The process of Assimilation: Interview
Narratives of six Lao American Women Refugees
Vinthany Souvannarath* and Pamela Schaefer**
Department of Psychology
After the communist takeover in Laos in 1975, about 16,000 Laotians fled to the U.S. The Lao currently constitutes less than one percent of the total U.S. population (Reeves & Bennet, 2003) and have been the least noticed of the groups who fled from Southeast Asia (Silberman et al., 2001; Cerquone, 1986). In this study I gathered narrative analyses from six Lao women refugees aged 18-45 from who have lived in the U.S. for an average of 19 years in a Midwestern state. Semi-structured interviews were conducted to explore 1) the challenges and adjustments they had in adapting to the U.S, 2) the extent to which they feel they have integrated in the U.S. society, and 3) the importance of preserving their cultural identity.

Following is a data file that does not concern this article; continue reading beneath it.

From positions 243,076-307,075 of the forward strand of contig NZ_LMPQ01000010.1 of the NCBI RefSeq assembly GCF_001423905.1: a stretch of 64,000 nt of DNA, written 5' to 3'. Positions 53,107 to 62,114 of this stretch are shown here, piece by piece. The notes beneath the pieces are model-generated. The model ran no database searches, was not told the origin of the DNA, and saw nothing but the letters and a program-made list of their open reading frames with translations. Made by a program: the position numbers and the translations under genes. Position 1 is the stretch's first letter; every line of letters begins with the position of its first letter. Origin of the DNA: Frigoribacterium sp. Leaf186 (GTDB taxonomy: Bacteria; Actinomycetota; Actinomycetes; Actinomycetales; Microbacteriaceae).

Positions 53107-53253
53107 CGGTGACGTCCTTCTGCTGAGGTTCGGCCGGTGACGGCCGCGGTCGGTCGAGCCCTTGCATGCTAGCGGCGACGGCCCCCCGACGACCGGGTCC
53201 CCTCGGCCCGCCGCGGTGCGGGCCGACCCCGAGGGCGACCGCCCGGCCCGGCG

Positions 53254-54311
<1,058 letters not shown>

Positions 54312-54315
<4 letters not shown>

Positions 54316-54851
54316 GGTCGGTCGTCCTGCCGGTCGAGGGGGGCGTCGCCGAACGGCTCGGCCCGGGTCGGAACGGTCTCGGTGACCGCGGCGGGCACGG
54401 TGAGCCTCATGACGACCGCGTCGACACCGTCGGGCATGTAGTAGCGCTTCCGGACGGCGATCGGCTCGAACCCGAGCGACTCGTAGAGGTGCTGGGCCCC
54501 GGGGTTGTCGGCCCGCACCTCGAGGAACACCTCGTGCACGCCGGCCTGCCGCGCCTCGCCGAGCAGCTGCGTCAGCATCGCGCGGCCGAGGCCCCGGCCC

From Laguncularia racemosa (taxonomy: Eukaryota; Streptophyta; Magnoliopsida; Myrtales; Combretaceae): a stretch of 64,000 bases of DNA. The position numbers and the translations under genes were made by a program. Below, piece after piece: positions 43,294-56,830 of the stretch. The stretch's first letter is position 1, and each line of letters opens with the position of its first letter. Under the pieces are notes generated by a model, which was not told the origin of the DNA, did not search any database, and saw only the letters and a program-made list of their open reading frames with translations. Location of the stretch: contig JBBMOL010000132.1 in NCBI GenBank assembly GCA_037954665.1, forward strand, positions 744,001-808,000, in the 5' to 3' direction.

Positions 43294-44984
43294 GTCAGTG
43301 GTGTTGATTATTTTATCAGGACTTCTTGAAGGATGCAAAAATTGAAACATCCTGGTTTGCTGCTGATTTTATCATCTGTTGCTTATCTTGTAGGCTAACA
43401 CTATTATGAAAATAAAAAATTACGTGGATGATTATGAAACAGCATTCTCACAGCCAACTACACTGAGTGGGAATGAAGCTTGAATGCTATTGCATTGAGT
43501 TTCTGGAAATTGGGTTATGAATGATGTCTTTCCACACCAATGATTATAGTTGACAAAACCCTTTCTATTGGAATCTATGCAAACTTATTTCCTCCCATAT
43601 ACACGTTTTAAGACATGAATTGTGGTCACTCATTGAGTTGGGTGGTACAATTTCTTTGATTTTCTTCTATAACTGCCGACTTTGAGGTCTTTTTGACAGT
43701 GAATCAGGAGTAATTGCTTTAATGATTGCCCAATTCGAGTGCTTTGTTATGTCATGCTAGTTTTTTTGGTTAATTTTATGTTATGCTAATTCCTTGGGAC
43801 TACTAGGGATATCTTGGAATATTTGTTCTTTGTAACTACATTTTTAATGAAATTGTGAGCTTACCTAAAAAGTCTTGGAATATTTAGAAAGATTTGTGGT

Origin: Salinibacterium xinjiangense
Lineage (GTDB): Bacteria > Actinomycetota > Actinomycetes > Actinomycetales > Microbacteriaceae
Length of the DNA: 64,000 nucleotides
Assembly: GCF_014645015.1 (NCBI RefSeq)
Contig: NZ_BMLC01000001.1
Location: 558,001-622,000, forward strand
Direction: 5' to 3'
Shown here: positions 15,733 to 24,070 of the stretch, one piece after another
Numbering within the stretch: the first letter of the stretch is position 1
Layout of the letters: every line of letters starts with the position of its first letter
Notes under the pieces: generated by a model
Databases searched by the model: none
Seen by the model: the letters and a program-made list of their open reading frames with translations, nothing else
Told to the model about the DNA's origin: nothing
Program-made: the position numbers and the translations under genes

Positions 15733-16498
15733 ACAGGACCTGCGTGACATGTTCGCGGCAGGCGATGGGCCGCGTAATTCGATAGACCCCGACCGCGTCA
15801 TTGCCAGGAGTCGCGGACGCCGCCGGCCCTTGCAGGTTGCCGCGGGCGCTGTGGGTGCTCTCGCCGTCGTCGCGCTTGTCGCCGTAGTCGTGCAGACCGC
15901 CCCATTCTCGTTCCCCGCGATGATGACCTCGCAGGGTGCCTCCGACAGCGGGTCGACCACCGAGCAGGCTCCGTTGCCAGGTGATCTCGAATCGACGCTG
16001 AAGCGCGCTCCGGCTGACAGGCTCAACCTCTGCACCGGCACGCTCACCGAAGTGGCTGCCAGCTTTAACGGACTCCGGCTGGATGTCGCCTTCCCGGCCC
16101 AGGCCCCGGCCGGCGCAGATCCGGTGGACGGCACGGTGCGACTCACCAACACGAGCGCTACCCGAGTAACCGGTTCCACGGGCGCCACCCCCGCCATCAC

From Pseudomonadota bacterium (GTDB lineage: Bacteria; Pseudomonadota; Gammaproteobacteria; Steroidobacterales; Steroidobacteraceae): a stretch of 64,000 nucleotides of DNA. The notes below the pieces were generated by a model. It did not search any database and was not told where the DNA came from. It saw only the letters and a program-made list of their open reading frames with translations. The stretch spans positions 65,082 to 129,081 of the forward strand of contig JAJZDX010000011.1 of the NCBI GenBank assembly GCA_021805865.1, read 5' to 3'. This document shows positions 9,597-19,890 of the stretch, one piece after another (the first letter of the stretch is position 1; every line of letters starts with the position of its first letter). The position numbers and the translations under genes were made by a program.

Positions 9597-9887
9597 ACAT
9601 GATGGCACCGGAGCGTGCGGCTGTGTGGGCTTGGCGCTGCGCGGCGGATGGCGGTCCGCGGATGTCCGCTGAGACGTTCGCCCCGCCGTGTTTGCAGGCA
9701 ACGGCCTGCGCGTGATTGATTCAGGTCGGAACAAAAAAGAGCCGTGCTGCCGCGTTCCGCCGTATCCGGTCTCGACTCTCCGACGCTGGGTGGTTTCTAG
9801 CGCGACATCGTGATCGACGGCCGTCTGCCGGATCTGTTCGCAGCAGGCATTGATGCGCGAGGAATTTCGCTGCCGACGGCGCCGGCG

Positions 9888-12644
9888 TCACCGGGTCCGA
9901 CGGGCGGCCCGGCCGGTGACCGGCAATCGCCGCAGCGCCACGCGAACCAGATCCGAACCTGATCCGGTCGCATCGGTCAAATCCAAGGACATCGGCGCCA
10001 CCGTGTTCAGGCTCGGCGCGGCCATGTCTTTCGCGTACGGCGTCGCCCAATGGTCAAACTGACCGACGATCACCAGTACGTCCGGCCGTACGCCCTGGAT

The findings reveal the women’s cultural and linguistic isolation as newcomers and a range of challenges the women experienced. Challenges of overcoming traditional behavioral expectations of women, adapting to more individualistic attitudes, climate and weather change, distaste of American foods, transportation, and homesickness were reported. The biggest cultural adjustments however, were acquiring the English language and pursuing education in the U.S. school system. As hypothesized, the women have not fully integrated in the society and are still learning to adapt while continuing to maintain their cultural identity.